Again lashing out at Bernie Sanders's economic policies in a New York Times op-ed entitled "Varieties of Voodoo," Paul Krugman writes:
"Mr. Sanders is calling for a large expansion of the U.S. social safety net, which is something I would like to see, too. But the problem with such a move is that it would probably create many losers as well as winners — a substantial number of Americans, mainly in the upper middle class, who would end up paying more in additional taxes than they would gain in enhanced benefits.
By endorsing outlandish economic claims, the Sanders campaign is basically signaling that it doesn’t believe its program can be sold on the merits, that it has to invoke a growth miracle to minimize the downsides of its vision. It is, in effect, confirming its critics’ worst suspicions."
. . . .
"So Mr. Sanders really needs to crack down on his campaign’s instinct to lash out. More than that, he needs to disassociate himself from voodoo of the left — not just because of the political risks, but because getting real is or ought to be a core progressive value."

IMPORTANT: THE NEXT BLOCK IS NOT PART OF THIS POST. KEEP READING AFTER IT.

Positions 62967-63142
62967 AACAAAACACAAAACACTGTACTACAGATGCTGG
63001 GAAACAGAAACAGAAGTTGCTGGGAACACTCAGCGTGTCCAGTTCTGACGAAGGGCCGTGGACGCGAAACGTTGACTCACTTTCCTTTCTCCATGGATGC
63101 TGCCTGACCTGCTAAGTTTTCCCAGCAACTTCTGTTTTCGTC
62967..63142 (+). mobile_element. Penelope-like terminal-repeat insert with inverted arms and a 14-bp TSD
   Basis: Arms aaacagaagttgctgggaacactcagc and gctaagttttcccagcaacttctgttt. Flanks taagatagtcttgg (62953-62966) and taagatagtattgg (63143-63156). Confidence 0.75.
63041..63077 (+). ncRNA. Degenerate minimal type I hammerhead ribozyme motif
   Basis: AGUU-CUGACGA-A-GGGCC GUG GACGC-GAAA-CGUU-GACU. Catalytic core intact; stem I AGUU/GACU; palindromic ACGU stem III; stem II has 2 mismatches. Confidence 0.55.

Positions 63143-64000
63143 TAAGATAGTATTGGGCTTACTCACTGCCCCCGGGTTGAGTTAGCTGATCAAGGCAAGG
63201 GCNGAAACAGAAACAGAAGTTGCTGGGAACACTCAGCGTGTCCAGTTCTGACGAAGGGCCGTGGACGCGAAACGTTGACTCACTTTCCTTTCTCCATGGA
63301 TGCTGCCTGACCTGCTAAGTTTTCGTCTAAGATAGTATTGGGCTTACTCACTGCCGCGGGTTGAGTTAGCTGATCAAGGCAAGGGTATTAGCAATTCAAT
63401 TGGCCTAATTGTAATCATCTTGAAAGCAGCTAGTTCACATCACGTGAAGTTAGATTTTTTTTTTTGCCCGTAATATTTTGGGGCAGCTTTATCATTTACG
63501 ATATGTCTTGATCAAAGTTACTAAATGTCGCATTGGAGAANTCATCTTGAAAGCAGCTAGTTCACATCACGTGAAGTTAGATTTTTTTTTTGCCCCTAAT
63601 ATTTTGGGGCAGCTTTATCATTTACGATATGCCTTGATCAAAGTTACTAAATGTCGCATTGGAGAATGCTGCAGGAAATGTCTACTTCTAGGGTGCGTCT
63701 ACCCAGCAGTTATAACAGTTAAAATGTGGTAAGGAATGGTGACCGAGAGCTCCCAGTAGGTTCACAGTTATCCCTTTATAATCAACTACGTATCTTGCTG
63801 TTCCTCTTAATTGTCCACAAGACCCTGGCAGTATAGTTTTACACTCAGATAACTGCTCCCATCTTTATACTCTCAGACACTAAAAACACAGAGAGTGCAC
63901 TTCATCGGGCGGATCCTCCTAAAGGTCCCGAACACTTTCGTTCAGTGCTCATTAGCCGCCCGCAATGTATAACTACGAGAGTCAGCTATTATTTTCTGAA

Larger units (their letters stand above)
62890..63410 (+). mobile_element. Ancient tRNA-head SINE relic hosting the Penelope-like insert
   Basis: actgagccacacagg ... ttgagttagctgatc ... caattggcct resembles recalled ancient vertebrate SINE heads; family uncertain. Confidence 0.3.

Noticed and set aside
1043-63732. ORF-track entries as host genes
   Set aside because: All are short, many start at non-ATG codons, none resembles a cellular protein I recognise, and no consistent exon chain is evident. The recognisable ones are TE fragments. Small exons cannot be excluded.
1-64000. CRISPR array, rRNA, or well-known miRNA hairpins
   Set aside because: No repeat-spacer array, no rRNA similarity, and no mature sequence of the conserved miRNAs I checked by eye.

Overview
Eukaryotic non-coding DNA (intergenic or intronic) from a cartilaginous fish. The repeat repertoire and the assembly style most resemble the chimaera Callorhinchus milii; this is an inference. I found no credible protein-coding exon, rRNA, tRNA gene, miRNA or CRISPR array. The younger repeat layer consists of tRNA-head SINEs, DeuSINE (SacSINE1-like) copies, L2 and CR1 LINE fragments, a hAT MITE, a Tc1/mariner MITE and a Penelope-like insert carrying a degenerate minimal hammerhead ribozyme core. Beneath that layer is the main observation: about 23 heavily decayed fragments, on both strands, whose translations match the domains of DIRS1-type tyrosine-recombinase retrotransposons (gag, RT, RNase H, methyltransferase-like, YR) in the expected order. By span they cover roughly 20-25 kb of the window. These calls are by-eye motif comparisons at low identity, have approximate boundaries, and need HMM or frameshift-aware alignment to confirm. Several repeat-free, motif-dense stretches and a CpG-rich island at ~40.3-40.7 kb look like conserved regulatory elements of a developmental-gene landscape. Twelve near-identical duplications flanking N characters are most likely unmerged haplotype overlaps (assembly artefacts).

"Getting real" should be a "core progressive value"? Yeah, right. Consider the following suggestion from Krugman in his October 6, 2011 New York Times op-ed entitled "Confronting the Malefactors":
"Occupy Wall Street is starting to look like an important event that might even eventually be seen as a turning point.
. . . .
It’s clear what kinds of things the Occupy Wall Street demonstrators want, and it’s really the job of policy intellectuals and politicians to fill in the details."
Krugman is a pragmatic progressive, a sober-minded liberal? Spare me. (I don't even want to bother relating to Krugman's absurd contention in his opinion piece of today's date that "Obamacare, which conservatives insisted would be a budget-buster, actually ended up being significantly cheaper than projected.")